Pistons enter final stretch with new life

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Pistons enter final stretch with new life


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The Detroit Pistons have endured quite the rollercoaster ride of a season thus far. It wasn’t until the trade deadline that general manager Ed Stefanski decided to shake things up… quite a bit. It took three new acquisitions, but it’s beginning to look like the shake-up just might push the Pistons into the Eastern Conference playoffs.

A couple weeks ago, Detroit first shipped starting guard Reggie Bullock to the Los Angeles Lakers, who are looking to make a playoff push of their own. In return, the Lakers sent rookie guard/forward Svi Mykhailiuk to Detroit along with a 2021 second-round draft pick. Mykhailiuk is just 21 years old, and will provide more efficient shooting for a team that is currently 28th in the league in three-point percentage (33.8 percent).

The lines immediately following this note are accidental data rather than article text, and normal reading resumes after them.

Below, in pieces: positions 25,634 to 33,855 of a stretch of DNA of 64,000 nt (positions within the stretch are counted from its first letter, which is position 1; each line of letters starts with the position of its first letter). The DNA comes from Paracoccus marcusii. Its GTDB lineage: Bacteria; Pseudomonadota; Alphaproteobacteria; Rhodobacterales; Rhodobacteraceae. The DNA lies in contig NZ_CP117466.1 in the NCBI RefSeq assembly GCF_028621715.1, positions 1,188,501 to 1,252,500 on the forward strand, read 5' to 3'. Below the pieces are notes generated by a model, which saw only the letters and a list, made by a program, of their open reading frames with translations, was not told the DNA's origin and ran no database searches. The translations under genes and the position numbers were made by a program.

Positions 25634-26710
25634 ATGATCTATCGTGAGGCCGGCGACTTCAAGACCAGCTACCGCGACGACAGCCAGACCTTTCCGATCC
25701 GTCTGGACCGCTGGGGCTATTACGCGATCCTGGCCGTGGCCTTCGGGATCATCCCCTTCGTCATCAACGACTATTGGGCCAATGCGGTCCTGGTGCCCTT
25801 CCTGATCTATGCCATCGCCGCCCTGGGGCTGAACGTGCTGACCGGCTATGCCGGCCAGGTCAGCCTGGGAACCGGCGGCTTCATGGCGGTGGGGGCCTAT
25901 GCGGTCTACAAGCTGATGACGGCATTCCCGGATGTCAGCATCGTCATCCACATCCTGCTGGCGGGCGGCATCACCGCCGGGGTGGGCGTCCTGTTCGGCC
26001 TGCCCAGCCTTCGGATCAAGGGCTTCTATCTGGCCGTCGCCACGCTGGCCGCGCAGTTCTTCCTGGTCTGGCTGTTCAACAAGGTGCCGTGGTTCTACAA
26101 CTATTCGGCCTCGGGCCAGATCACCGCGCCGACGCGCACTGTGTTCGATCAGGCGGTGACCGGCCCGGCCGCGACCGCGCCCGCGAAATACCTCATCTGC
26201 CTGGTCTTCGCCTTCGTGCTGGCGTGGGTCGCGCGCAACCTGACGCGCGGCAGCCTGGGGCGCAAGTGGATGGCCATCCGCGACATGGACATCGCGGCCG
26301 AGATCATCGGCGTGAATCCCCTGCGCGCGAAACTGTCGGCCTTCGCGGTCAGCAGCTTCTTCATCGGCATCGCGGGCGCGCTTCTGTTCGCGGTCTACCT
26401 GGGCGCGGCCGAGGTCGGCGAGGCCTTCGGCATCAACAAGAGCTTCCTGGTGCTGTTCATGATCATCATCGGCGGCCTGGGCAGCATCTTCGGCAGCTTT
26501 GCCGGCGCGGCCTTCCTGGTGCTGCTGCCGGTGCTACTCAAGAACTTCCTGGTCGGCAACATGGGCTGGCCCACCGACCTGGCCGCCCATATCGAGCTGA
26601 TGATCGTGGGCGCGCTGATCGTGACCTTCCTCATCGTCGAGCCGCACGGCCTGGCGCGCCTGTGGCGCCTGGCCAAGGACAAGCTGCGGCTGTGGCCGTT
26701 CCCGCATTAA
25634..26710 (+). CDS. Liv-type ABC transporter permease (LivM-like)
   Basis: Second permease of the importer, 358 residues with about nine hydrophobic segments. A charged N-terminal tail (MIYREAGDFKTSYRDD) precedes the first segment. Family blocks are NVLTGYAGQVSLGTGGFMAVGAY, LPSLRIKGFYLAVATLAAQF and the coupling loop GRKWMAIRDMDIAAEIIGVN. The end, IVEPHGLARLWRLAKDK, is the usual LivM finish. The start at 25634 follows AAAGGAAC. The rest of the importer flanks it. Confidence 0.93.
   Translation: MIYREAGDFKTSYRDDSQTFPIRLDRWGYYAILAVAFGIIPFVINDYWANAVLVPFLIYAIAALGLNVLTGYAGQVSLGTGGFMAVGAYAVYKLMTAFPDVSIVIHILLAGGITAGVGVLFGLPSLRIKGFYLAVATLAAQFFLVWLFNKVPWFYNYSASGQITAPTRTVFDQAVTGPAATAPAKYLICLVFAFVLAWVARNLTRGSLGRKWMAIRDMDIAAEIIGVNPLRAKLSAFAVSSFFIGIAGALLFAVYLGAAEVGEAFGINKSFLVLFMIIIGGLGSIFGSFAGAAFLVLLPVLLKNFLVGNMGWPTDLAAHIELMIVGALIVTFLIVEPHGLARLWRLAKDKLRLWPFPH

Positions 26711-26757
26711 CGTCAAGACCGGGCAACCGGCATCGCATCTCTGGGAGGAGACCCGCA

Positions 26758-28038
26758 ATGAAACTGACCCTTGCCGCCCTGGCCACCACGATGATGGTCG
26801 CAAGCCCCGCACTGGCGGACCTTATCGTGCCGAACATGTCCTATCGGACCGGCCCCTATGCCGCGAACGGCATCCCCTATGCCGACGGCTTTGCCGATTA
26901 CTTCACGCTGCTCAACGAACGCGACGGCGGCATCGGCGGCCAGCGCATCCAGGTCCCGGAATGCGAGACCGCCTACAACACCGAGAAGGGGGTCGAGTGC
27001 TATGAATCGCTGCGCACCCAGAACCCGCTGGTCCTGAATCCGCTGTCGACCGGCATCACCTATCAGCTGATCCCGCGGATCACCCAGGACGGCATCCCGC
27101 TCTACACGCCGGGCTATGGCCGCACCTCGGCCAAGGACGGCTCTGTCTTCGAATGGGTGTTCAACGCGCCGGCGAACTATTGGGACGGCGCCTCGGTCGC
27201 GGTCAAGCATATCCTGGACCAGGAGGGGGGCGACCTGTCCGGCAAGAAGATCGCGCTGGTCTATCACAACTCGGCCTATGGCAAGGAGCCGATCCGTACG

The primary reasoning behind this trade seems to be that Bullock will become a free agent this summer. With most of the Pistons’ salary resting in Blake Griffin, Andre Drummond and Reggie Jackson’s contracts, it would be a challenge to retain Bullock. Stefanski was at least successful in getting a fair return.

A day following the Bullock deal, the Pistons decided to trade another rotation player in forward Stanley Johnson. The Pistons sent Johnson to the Milwaukee Bucks in exchange for big man Thon Maker in a one-for-one deal. Johnson then was traded again to the New Orleans Pelicans.